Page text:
Next week (18- 24 March) is a week against racism. For this occasion ESN ( Erasmus Student Network), the European Foundation of Human Rights and ,,Be etikečių“ are organizing events and lectures about racism.
Now we are inviting to take a deeper look and read an article about racism in Lithuania.
Racing with racism
Before tackling the racism issue, it is important to analyse the meaning of this word.
In Oxford dictionary racism is defined as Prejudice, discrimination, or antagonism directed against someone of a different race based on the belief that one’s own race is superior. Thus it is a hatred toward other races. Naturally, we have to pose a question: what is race? In the same dictionary race is defined as Each of the major divisions of humankind, having distinct physical characteristics and A group of people sharing the same culture, history, language, etc.; an ethnic group. Now we can see that this word is problematic – race can be understood as a group of people having similar physical OR same cultural, social historical background. In this context we should understand this word in both terms because race is something that defines our identity and unfortunately makes some people feel anger or fear towards others.
Nevertheless, we have laws that forbid segregation or discrimination towards other ethnic groups but in reality we can see or even become the victims of racism. According to Shadow Report about Racism & discrimination in employment in Europe 2013-2017 in Belgium, job applicants with foreign sounding names have 30% less chances for being invited to job interview compared with similar profile but Flemish sounding names and In Spain 28% of migrant women hold a university degree, compared to 28,3% of Spanish women, but they are still overrepresented in low-skilled jobs. Also, in Estonia people from African countries who can be identified as Muslims have experienced racism and exploitation by their employers, colleagues and clients more than other groups. In this research it is said that anti-discrimination laws exist in many European countries but in some of them there is a lack of enforcement, especially because redress procedures are too costly or there is a lack of awareness of these institutions.
Now we should take a closer look to the issue of racism in Lithuania. In many researches and articles it is said that there is a huge difference between data and reality about hate crime and hate speech towards other ethnical groups. It might be because victims of racism are afraid to report such crimes and even though they do this it is a high risk that the court may interpret such crime as a violation of public order how it was done with two young men in March 2017 who threatened a pregnant woman in Kaunas, and insulted her husband, an Irish citizen of Indian descent. According to Newsmavens the similar story was in July 2018 when an Ecuadorian immigrant was beaten up by thugs shouting ‘Lithuania for Lithuanians’. In the beginning the police announced that the victim did not report the crime and what the attackers were shouting at him. Later on, it was found that misunderstandings resulted from a language barrier and officers admitted that it was a hate crime. After pressure from human rights groups and politicians police forces apologized on Facebook and the suspects were arrested.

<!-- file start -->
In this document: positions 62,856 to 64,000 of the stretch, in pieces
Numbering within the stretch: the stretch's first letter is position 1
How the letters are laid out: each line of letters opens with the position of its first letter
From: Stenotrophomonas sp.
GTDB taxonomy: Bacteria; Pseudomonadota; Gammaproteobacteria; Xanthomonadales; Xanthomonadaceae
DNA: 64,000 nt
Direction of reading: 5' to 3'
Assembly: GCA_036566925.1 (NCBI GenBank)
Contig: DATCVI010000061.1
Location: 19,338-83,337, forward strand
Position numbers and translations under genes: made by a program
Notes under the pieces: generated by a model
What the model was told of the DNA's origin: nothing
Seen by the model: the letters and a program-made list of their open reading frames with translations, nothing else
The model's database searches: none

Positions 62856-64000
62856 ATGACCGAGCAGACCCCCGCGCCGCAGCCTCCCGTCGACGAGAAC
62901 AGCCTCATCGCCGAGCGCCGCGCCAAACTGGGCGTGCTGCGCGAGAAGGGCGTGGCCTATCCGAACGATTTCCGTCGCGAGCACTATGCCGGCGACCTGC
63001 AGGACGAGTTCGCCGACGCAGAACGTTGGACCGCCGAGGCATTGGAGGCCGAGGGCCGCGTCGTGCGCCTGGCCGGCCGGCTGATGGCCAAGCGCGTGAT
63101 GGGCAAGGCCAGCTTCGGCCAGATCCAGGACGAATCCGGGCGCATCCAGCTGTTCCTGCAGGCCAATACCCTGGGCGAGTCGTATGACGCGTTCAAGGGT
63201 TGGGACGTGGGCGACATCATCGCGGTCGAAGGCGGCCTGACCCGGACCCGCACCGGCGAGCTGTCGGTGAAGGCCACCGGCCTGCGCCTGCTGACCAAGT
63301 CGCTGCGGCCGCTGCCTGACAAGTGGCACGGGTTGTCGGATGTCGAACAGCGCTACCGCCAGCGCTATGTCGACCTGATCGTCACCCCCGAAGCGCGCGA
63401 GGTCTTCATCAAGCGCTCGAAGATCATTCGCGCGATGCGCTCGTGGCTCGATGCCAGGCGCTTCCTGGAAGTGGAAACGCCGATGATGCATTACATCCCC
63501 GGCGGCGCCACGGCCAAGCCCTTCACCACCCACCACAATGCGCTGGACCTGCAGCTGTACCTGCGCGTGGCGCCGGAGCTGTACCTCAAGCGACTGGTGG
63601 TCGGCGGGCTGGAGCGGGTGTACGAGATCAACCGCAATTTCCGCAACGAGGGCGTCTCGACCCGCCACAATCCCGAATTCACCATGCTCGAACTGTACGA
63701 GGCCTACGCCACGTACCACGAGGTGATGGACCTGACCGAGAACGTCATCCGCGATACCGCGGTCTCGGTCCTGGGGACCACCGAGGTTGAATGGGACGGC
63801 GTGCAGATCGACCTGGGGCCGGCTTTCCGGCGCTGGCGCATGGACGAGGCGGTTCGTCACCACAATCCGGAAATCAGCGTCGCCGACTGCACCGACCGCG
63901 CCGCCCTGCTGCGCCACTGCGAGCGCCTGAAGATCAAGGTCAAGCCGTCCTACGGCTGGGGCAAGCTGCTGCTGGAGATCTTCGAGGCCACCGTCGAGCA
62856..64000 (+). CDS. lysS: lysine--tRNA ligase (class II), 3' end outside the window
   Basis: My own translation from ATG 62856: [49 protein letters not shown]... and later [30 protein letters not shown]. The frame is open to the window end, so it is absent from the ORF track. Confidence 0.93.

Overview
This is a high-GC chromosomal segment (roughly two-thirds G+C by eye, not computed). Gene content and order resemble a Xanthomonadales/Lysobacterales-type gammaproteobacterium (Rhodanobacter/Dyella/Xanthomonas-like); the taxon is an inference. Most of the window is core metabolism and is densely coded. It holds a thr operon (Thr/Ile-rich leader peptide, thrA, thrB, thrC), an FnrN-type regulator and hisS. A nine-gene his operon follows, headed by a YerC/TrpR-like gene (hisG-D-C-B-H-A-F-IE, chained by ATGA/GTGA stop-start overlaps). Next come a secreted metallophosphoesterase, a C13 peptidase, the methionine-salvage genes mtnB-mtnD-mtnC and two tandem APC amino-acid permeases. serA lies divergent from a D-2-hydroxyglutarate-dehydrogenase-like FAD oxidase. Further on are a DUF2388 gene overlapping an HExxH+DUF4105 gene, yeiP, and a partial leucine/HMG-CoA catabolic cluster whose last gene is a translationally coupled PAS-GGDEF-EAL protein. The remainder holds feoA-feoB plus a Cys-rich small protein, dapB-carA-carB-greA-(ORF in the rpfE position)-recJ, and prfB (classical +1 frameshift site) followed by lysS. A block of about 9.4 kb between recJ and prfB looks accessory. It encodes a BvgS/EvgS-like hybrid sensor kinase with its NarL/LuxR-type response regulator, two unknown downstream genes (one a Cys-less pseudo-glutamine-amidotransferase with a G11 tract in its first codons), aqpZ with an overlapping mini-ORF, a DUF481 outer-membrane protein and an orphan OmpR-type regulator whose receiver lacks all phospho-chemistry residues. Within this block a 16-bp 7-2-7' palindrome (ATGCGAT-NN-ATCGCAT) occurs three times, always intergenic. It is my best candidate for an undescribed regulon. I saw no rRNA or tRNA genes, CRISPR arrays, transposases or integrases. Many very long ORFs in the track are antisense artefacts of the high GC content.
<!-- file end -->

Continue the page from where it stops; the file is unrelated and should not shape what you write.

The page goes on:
Danguole Kleinaitytė MA in Understanding and Securing Human Rights 2016 graduate from School of Advanced Study, University of London in her article UN Decade for People of African Descent: A Case of “hidden” Afrophobia in Lithuania stated that in Lithuania the majority of complaints about racist hate speech were received from People of African Descent. In addition to this she found out why some Lithuanians feel negative about African people: I realized that a self-image of Lithuanians as “innocent sufferers”, emphasising the suffering aspect of Lithuanian history – domination and forceful assimilation by Poles and Russians, continues to manifest itself in the form of a distinct distrust of outsiders, xenophobia and racism.
To conclude, we have to understand that nevertheless we have the laws that forbid segregation and discrimination towards other ethnic groups, hate crime and discrimination still exist even though we do not have enough data. Thus what we can do? Firstly, to report such crimes when we see it to show that there is a huge problem. Secondly, we have to change peoples’ mind-set through education but we have to be patient: it takes much time but it is the most effective way to combat racism.